2. Blair M. Schirmer says:

        @Jeff’s Matz seemed like a different pitcher. It’ll be interesting to see how the next couple of starts go.

        Good point about McNeil. He hasn’t had a game off since before he played both ends of the June 11th dblheader.
        It’s a lost season, and McNeil has been injury prone over his career. He’s still hitting pretty well (though not for the average he was), but why play a 27 yo in 38 straight games and counting when the games no longer matter, and he’s one of only 3 great players on your club for next season?

        It’s easy to think the ASB is restful, but I hear it’s non-stop friends and family, more travel, and not exactly nap time. Imagine if you have young kids, or a relatively new spouse… Getting back to the games might be more restful.

        1. Gothamist says:

          Not happy w McNeil’s aggressive approach despite the hurler or the hurler’s stuff. Yet, compounding it he is swinging harder, looking for power as if he is decreases his chance of success, they add back the pitcher’s stuff, the league adjusting to him and his first MLB full season I would want to fabricate a pull to just shut him down!!!

          Yes, shut McNeil down!!
          I saw this with Dom Smith hitting .340.
          There must be something wrong if they have a visual coach on the staff, and they do!!!!

    2. metsdaddy says:

      Rosario has turned things around in the second half. Just track him. He’s in the middle of a real breakout.

      1. Blair M. Schirmer says:

        We’ve been here before, as in Mid-September 2018 (see link). This isn’t anything new, unfortunately. It’s that in between his peaks Rosario looks so bad that makes it seem like something’s happening:,61&legend=1,2&split=base&time=game&ymin=&ymax=&dStatArray=&start=2017&end=2019&rtype=mult&gt1=15

        After two-thirds of a season he’s still just a 1.1 fWAR player, a 0.6 bWAR player. By more conventional measures his OPS now is where it was on May 10th, May 29th, and July 17th. From May 30th through July 12th his line was .256/.283/.380 for an OPS of .662 and a BAbip of .294. That’s a very poor 6 weeks. To say he’s turned a corner means betting your opinion on all of 12 games since July 13th–or on the 3 multihit games he’s had in that stretch. I wouldn’t.

        1. Gothamist says:

          The crap about Conforto who hit a 84 mph no break down the middle changeup for a HR tonight …. who is so pitchable by better pitchers, who is overwhelmed, lacks breakaway speed to catch balls and who barely reached the infield on a throw in from the warning track who can not throw on line anymore for he positions his left foot way to far out left with an open body approach on his release point on all his throws = pathetic !!…. what scout would want him for what role? AAAA or AA where it is all fastballs?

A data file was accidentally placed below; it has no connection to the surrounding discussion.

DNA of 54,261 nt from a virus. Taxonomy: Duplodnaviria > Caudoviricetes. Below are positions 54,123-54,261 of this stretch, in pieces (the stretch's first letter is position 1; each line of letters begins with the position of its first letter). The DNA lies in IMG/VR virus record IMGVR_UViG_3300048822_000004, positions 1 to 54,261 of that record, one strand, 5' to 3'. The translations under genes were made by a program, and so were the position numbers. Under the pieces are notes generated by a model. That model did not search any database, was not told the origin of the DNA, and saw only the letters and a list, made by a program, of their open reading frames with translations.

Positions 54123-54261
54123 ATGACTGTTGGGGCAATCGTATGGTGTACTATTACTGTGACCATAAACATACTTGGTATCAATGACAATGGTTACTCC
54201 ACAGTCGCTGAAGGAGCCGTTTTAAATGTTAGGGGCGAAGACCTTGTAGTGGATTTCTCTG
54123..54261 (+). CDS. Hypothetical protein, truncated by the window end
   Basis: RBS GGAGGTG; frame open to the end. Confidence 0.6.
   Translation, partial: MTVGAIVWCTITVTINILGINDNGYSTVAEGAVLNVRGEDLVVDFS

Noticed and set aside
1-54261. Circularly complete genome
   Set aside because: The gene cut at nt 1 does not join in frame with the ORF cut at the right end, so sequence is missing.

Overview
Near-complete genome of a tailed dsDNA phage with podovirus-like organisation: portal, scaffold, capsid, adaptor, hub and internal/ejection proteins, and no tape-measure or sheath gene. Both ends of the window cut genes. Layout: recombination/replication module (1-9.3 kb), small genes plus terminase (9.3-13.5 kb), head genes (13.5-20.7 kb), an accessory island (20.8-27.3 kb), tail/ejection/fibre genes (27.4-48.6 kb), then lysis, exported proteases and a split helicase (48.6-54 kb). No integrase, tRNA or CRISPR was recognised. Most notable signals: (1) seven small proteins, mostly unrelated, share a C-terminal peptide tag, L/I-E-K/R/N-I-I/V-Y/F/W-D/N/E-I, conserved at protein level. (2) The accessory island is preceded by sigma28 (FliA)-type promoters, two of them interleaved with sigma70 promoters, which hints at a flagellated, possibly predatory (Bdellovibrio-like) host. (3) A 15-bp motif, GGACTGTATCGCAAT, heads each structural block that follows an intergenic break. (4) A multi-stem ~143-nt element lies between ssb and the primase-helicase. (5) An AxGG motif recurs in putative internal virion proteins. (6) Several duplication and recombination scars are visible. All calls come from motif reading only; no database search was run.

1. metsdaddy says:

            Scouts would want Conforto because he’s a legitimately very good baseball player

          2. Blair M. Schirmer says:

            @Gothamist — Is it fair to evaluate Conforto as a good, but flawed player?

            He’s a 3 win corner OF–there’s nothing wrong with that, but he’s not a core player. Just a good one the Mets control for 2 more years and who they may well deal this offseason since they don’t keep more than 1 good, active player who’s getting expensive and w Boras as his agent Conforto is surely going to free agency.

            Conforto has never had a 4 bWAR season, and so far only has one season of 4 where he was able to stay healthy for more than 440 PAs or where his play warranted more than that.

            To be fair, he’ll probably get close to 600 PAs this year, but that’s still only 2 seasons of 4 where he’s more than a 2/3-time player who has serious injuries on his ledger. He’s also headed for only about a 2.5 bWAR year, in part because the Mets, as always, are playing a player who needs more rest than this, into the ground.

            I happen to like Conforto, but on an authentic contender he’d be clearly just a complementary player. Nobody would still be trying to portray him as a star of some kind.

          3. metsdaddy says:

            Everyone not named Mike Trout is a good but flawed player.

            With Conforto, I’d just note the healthy version of him, the one not fighting shoulder issues or a concussion, his level of play is much higher. That player is an All Star caliber player (or more), not a complimentary player.

          4. Blair M. Schirmer says:

            Conforto’s not “very good.” He’s good, and flawed. “Flawed” isn’t a minor defect in this context, it’s the inability to stay on the field, stay healthy, and play consistently well when he’s present. And when he’s present was only even arguably AS caliber one year in 5. That’s not a very good player by any stretch.

            Thinking Conforto is “very good” is seeing him the way a guy sees his former prom date who’s now threatening 165 lbs, and hangs out on the couch eating donuts. Conforto hasn’t fulfilled his early promise, and he’s not going to. It’s like thinking Rosario is breaking out when he’s just doing all over again what he did last year. Having the inevitable lucky streak when his BAbip closes on .400. This is nothing new.

          5. metsdaddy says:

            Instead of focusing on what you wanted Conforto to be, focus on what he is, and that’s a very good ballplayer.

        2. metsdaddy says:

          Since June 17, he’s at .333/.375/.521. He’s been at a positive DRS over that stretch. He’s also just 23 years old. We’re watching his break out.